Tag Archives: Gay Marriage

The Moral Foundation of Societal Laws (Deuteronomy 21-23)

Daily reading assignment – Deuteronomy 21-23

We find in today’s scripture reading the basis from which we derive our societal views on the sanctity of life, compassion, and decency. Signs of moral decay are around us; however, there are glimpses of compassion, rightness, and a sense of justice that continues to prevail.

Our neighbors may be ignorant of the source of their outrage when animals are mistreated, the weak are abused, or women are victims of violence. In today’s scripture you will discover the moral basis of justice and our conviction that demands kindness and fairness.

Moral Decency and Compassion (Deuteronomy 21)

Deuteronomy 21 sets forth various laws Israel was to follow. The sanctity of human life is demonstrated in the regard of a slain man whose body was discovered with no witnesses to identify his killer (21:1-9).

The just treatment of an alien woman taken as the spoil of war is addressed and the dignity of womanhood was demanded (21:10-12). Should a Hebrew man take a foreign woman as his wife, she was to be given a season of mourning (21:13). Should the husband later declare he did not desire her, she was to be treated with dignity and not to be sold as a slave. She was to be granted her freedom (21:14).

The birthright of inheritance as a firstborn son was established (21:15-17). The firstborn son’s right of a double inheritance could not be diminished, even if he was born to a least favored wife. He was his father’s firstborn and his privilege could not be reduced.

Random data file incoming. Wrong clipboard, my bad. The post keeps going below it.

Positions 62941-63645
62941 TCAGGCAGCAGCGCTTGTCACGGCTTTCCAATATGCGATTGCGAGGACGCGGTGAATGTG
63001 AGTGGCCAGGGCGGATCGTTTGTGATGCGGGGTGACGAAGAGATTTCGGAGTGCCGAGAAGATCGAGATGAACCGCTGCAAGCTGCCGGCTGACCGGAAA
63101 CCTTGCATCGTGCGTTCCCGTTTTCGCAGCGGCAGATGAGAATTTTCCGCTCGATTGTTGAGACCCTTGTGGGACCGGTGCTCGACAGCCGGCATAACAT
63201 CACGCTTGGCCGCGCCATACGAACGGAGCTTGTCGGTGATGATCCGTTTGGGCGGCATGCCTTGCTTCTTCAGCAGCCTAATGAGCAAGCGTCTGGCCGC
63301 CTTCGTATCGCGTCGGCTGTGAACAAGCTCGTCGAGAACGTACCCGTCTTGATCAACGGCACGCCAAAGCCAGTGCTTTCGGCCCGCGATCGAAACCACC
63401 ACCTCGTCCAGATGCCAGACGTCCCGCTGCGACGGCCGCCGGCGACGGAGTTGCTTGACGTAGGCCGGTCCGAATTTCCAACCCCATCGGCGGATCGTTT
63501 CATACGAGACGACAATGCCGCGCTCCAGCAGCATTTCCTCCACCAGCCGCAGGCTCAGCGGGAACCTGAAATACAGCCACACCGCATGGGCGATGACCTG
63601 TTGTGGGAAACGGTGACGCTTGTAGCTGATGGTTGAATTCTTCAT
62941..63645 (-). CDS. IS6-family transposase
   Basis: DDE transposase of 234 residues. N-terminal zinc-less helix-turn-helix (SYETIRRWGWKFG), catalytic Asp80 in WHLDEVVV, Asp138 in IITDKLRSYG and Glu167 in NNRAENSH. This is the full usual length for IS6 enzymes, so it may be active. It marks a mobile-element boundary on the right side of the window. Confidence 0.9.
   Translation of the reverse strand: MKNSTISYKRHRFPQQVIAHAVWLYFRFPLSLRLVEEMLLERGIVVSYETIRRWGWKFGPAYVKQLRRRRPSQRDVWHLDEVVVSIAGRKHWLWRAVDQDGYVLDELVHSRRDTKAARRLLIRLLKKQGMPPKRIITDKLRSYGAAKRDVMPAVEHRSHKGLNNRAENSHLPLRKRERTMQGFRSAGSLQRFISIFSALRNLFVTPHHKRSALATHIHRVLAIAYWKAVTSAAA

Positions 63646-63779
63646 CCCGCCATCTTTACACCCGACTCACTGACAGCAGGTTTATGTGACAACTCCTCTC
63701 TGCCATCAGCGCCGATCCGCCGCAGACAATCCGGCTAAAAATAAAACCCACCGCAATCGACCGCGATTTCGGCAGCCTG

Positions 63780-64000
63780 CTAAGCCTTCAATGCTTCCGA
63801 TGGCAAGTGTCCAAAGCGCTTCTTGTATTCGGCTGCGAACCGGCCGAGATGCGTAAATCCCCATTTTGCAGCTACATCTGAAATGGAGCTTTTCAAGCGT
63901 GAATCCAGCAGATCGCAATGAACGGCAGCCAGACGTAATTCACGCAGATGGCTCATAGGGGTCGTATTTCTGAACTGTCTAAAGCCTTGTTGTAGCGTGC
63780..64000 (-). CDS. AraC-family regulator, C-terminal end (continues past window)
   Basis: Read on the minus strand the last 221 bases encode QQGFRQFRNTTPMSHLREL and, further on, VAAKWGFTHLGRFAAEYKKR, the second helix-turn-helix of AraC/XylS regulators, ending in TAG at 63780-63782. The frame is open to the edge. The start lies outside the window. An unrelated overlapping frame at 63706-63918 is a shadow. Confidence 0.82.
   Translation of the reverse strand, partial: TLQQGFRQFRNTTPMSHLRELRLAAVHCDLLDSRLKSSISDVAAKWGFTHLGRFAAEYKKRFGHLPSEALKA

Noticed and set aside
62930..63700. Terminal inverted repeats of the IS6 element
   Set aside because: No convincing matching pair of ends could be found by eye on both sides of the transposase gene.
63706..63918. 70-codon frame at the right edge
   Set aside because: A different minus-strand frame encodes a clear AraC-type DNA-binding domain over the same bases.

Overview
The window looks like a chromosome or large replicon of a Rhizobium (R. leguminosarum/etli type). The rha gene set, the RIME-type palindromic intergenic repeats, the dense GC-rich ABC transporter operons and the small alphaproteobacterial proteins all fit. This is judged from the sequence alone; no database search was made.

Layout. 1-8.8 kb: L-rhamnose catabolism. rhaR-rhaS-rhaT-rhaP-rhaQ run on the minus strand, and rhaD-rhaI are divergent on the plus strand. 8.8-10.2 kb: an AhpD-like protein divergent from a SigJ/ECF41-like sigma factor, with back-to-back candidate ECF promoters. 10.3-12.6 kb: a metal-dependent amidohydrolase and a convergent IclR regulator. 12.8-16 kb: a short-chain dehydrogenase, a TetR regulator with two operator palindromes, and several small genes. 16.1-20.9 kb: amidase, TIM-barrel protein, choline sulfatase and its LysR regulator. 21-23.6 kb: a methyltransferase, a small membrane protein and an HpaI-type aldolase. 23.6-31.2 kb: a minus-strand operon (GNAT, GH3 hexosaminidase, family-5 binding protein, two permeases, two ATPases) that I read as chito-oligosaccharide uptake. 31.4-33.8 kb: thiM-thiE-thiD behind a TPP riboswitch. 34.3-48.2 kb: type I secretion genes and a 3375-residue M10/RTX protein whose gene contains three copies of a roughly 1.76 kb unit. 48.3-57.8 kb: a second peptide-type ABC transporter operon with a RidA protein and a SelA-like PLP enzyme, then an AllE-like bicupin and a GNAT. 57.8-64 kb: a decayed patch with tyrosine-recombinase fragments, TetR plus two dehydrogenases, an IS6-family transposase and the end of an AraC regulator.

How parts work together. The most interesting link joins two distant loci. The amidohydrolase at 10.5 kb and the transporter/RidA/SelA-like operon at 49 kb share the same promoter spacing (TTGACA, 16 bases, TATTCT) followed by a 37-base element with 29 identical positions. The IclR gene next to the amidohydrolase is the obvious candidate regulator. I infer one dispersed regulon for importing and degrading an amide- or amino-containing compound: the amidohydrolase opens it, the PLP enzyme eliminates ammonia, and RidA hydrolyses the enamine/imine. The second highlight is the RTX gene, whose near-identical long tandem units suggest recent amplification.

The nation was to be intolerant of rebellion in its youth (21:18) and a rebellious, stubborn son given to gluttony and drunkenness was to be put to death by the men of the city after due process (21:19-21).

Love Thy Neighbor (Deuteronomy 22)

There are many life principles we follow as a nation that originate in the Old Testament scriptures. What we consider civil behavior has its roots in Old Testament laws.  For example, your neighbors might try to find and return a stray pet to its owner. That compulsion is founded in the Israelite law that a man was required to preserve his neighbor’s property, have compassion on stray livestock (22:1-2), and hold a lost object until it was claimed by its owner (22:3).

A militant movement in the 21st century has attempted to normalize “transsexualism,” but God’s law addressed this aberration of His divine order and demanded the dress and fashion of the male and female to be distinctive (22:5).

Remembering God is Creator and life is sacred, the Israelites were to value and preserve life; even the smallest bird and her nestlings were to be treated with compassion (22:6-7).

Traditional homes in the Middle East were flat roofed and families would escape the interior heat of a home by seeking refuge on the roof at night. Demonstrating the sacred nature of human life, a “battlement” or low wall was required on the roof to prevent accidental falls that would result in injury and death (22:8).